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Title: Does magnetic resonance imaging give value-added than bone scintigraphy in the detection of vertebral metastasis?
Authors: Pipat Chiewvit
Nasuda Danchaivijitr
Kaewta Sirivitmaitrie
Sunanta Chiewvit
Kullatorn Thephamongkhol
Mahidol University
Keywords: Medicine
Issue Date: 1-Jun-2009
Citation: Journal of the Medical Association of Thailand. Vol.92, No.6 (2009), 818-830
Abstract: Objective: To determine the role of Magnetic Resonance (MR) imaging for the investigation of patients with suspected metastasis to the spine by bone scintigraphy. Material and Method: Retrospectively reviewed with comparison was made between Technetium-99m Methylene Diphosphonate (99mTc-MDP) bone scintigraphy and corresponding spine MR images in 48 cases of vertebral metastasis at Siriraj Hospital. The intervals between bone scintigraphy and MR images did not exceed 1 month. The authors studied between January 2005 and December 2006. Bone scintigraphy were performed with planar imaging of the entire body and MR imaging was performed with the 1.5 tesla and 3.0 tesla scanner using standard techniques with T1-, T2-weighted images and fat-suppressed T1-weighted images with intravenous administration of gadopentetate dimeglumine. The MR imaging findings were studied: location (cervical or thoracic or lumbar or sacrum spine), number of lesions (solitary or multiple lesions), pattern of enhancement (homogeneous or inhomogeneous), involvement of spinal canal, compression of spinal cord, extradural extension, other incidental findings such as pulmonary metastasis, pleural effusion, lymphadenopathy. The final diagnosis was confirmed clinically and followed-up for further management (radiation or surgery) or followed-up by MR imaging (1 month-16 months) and bone scintigraphy (5 months-12 months). Results: Forty-eight cases (80 lesions) of vertebral metastasis were identified (25 men and 23 women; mean age 61 years and range 8-84 years). Primary neoplasms include breast cancer (n = 11), colorectal cancer (n = 7), lung cancer (n = 6), prostate cancer (n = 5), nasopharyngeal cancer (n = 5), head and neck cancer (n = 3), thyroid cancer (n = 2), liver cancer (n = 2), esophagus cancer (n = 1), bladder cancer (n = 1), retroperitoneum cancer (n = 1), medulloblastoma (n = 1), cervical cancer (n = 1), ovarian cancer (n = 1), malignant melanoma (n = 1). The result of bone scintigraphy and MR imaging is used to evaluate vertebral metastasis: in 44 lesions of bone scintigraphy positive for vertebral metastasis, 40/44 lesions (91%) which MR imaging reveal vertebral metastasis. This group may not benefit for further investigation by MR imaging. In 24 lesions of negative of bone scintigraphy for vertebral metastasis, the authors found that 14/24 lesions (58%) showed positive of vertebral metastasis from MR imaging. In this group, the authors recommended a further investigation because 58% of negative bone scintigraphy lesions are depicted by only MR imaging. MR imaging demonstrated metastatic cord compression in 16 cases. Extradural extension causes spinal canal narrowing in 30 cases. Conclusion: The authors conclude that the MR imaging is more efficient than the bone scintigraphy in detecting vertebral metastasis, especially in the cases that bone scintigraphy are equivocal or negative for vertebral metastasis in high clinical suspicion. Furthermore, MR imaging is important for the further treatment planning such as radiation therapy or systemic chemotherapy. Although MR imaging is useful in the detection of early metastasis that are localized completely in the bone marrow cavity, routinely bone scintigraphy remains that most cost-effective method for examination of the entire skeleton.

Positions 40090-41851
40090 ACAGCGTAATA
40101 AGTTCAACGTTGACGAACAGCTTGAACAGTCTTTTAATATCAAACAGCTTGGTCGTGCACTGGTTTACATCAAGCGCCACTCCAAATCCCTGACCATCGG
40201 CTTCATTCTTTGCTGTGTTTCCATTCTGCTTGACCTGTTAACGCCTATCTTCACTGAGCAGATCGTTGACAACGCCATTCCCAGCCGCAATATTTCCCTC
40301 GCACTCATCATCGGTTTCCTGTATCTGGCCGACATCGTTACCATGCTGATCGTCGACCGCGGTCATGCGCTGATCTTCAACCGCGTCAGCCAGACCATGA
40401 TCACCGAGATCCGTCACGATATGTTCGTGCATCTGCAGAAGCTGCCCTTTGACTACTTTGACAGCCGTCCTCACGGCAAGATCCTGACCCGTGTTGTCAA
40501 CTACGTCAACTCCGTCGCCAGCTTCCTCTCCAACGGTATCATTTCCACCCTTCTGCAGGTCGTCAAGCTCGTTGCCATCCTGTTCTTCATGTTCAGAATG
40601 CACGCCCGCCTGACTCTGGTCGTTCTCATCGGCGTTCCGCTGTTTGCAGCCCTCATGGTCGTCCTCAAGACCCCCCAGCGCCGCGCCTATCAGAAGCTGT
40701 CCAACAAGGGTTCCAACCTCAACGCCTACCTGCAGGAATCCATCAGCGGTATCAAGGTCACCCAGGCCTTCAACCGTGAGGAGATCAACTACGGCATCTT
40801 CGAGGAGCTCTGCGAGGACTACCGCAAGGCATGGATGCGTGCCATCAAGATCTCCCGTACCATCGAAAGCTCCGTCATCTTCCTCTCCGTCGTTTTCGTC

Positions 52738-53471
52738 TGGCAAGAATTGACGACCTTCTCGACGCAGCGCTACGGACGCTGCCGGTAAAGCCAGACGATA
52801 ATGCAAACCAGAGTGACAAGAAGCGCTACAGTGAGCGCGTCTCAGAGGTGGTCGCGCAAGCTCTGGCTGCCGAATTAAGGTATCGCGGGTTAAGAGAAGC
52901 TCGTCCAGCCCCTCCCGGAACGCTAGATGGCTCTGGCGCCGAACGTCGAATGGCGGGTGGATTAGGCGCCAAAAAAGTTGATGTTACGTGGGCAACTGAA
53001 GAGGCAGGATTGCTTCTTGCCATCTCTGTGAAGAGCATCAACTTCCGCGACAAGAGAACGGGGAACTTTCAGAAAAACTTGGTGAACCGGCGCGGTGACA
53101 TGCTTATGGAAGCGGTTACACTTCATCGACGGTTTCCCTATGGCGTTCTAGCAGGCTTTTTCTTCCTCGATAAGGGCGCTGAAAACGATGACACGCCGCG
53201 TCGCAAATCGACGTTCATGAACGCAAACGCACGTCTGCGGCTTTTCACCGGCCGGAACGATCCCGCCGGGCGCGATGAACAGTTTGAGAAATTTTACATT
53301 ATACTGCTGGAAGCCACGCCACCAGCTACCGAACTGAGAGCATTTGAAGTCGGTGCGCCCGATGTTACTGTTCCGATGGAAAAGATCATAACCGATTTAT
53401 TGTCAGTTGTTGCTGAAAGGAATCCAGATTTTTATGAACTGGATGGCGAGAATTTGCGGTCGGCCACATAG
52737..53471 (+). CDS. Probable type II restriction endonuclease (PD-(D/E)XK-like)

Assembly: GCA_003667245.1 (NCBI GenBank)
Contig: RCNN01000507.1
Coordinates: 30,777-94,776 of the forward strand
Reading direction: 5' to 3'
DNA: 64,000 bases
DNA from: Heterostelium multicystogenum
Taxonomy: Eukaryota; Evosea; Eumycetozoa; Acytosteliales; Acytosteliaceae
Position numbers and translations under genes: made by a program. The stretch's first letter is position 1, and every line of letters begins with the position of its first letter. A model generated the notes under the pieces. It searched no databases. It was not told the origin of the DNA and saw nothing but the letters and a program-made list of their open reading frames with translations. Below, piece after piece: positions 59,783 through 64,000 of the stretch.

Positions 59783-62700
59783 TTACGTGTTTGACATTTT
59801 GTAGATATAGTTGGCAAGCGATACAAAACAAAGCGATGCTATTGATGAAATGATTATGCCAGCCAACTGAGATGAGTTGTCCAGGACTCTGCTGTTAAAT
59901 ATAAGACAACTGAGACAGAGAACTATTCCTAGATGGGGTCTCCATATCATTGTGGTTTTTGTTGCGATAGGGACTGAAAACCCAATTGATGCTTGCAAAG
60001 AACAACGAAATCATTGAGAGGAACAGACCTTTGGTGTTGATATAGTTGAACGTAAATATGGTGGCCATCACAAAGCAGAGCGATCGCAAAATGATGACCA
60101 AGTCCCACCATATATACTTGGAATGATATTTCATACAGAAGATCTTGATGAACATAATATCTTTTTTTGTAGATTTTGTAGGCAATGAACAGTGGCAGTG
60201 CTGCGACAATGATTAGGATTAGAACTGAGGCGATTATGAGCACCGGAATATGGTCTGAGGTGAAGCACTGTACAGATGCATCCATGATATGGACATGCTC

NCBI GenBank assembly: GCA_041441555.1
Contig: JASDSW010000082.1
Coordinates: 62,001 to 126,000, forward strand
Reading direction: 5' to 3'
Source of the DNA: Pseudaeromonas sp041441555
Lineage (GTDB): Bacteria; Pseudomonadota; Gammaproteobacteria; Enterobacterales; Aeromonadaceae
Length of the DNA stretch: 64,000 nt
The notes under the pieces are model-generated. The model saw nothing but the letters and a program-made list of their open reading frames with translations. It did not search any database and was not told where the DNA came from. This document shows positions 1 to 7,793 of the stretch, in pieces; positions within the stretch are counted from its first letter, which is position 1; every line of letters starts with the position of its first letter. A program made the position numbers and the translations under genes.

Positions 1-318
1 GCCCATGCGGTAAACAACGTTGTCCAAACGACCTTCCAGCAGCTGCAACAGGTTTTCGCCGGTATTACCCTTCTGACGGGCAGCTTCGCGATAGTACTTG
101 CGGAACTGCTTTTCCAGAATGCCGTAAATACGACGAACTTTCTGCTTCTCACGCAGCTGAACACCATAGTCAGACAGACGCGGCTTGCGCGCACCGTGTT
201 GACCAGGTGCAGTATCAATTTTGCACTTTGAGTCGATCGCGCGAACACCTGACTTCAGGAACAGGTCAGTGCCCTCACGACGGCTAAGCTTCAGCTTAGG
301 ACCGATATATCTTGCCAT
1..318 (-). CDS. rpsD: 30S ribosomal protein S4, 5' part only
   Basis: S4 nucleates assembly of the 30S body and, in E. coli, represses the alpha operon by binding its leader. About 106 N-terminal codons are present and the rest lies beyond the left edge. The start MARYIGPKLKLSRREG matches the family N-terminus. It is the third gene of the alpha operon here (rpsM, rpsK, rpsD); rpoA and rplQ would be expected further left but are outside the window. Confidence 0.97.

ISSN: 01252208
Appears in Collections:Scopus 2006-2010

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